When does a payment of foreign earnings have a foreign source?

Earnings have a foreign source where:

  • the work is performed offshore and foreign tax was paid
  • the business paying the person is located offshore
  • the work was not incidental to work performed in Australia.

Generally, earnings do not have a foreign source where an employee:

  • attends a conference
  • travels on work
  • undertakes the work as an incidental part of their Australian activities.

Example 5

Harry works for a software developer company in Australia. In May 2011, as part of a contract held by the company, Harry is required to go to New Zealand for a period of six working days to present and test some software. During these six days, Harry continues to be paid by his Australian employer. Harry's employer determines that his earnings for the six-day period would not have a foreign source. As such, Harry's employer would not be required to provide him with a PAYG payment summary - foreign employment (NAT 73297).

End of example


Example 6

Renee's Australian employer sends her to Hong Kong for two weeks to finalise an important acquisition. Whilst in Hong Kong, Renee is offered an opportunity to stay there for a further four weeks by an affiliate company. Although this work is unrelated to her duties in Australia, her Australian employer agrees to continue to pay her as it is seen to be a good opportunity to develop Renee and the relationship with the affiliate.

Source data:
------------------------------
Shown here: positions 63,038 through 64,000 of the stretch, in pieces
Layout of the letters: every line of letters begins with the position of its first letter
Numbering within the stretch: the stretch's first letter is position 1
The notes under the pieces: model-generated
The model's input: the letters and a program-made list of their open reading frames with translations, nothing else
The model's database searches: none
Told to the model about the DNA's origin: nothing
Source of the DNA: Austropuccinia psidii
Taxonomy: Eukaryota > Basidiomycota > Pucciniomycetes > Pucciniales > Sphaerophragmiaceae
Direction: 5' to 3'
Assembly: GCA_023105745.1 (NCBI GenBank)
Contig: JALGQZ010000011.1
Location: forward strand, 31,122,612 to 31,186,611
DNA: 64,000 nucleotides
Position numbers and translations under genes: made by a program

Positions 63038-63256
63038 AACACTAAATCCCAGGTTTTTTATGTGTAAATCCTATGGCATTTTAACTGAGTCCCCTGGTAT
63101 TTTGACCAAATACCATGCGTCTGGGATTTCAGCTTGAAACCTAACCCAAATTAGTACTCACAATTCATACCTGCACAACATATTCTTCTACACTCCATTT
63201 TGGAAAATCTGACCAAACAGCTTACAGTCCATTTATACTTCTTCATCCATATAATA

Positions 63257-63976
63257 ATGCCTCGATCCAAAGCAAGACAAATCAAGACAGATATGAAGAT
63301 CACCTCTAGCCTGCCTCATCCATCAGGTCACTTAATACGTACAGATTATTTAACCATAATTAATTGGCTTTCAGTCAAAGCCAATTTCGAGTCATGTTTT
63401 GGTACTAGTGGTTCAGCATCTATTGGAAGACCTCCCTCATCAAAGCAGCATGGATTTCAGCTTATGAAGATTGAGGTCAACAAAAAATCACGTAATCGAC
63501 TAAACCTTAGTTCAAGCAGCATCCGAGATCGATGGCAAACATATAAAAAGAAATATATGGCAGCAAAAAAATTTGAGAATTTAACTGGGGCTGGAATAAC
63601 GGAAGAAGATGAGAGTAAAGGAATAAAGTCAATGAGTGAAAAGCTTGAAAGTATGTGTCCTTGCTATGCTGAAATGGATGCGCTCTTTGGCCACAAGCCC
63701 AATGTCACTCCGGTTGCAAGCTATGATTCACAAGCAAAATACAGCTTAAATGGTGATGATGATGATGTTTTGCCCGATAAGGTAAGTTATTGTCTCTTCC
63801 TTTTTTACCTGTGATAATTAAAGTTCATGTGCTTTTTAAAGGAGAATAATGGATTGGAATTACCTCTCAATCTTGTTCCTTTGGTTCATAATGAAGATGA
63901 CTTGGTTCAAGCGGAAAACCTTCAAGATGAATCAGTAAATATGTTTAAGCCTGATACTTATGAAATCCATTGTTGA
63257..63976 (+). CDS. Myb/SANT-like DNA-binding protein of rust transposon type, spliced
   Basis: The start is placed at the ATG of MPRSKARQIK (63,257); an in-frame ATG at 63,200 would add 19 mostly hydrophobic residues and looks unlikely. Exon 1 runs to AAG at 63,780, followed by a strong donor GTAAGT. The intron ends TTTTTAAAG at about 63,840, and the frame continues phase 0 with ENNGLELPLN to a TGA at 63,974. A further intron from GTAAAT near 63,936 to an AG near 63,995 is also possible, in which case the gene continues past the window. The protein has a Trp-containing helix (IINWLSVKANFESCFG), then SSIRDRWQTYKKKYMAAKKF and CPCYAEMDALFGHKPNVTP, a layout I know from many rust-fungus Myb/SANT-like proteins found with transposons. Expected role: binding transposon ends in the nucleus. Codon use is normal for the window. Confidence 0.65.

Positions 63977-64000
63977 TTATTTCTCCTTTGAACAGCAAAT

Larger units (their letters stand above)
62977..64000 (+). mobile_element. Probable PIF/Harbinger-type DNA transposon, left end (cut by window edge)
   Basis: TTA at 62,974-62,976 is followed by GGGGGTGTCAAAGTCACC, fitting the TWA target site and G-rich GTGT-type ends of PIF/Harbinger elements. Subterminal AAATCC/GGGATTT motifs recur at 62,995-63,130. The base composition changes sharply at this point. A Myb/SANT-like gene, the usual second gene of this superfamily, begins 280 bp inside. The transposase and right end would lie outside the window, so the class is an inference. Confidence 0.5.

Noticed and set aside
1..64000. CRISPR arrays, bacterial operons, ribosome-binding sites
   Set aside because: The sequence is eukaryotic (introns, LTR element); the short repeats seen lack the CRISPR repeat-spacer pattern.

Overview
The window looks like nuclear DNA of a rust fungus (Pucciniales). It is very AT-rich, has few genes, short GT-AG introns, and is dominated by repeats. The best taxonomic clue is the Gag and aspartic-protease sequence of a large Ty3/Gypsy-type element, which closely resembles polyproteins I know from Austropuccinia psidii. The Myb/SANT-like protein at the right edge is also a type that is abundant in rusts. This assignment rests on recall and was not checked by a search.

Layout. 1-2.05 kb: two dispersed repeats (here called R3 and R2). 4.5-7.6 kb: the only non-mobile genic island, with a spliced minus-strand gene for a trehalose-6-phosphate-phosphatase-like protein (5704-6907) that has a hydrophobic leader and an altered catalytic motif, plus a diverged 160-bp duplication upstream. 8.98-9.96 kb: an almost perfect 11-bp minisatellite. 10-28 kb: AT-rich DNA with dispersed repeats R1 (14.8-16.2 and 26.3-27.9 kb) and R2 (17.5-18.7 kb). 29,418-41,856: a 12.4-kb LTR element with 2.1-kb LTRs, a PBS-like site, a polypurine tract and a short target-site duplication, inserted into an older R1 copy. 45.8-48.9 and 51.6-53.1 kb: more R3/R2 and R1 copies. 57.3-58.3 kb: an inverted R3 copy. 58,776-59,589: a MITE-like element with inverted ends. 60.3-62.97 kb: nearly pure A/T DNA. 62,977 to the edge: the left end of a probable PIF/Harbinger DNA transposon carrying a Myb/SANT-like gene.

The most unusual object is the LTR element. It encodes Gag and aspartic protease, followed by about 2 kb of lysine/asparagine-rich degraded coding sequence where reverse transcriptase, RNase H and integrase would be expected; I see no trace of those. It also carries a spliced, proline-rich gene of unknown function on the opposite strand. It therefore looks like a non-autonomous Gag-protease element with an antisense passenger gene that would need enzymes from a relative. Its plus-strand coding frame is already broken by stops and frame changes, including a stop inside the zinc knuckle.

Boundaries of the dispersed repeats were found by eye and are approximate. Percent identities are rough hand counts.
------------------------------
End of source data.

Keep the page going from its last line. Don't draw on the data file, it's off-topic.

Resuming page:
For the initial two-week period, Renee's employer determines that her earnings do not have a foreign source, and payments made and tax withheld will be reported on the PAYG payment summary - individual non-business (NAT 0046) form.

For the following four-week period, however, Renee's employer determines that her earnings do have a foreign source and these will need to be reported on a PAYG payment summary - foreign employment (NAT 73297).

End of example
    Last modified: 01 Dec 2015QC 22115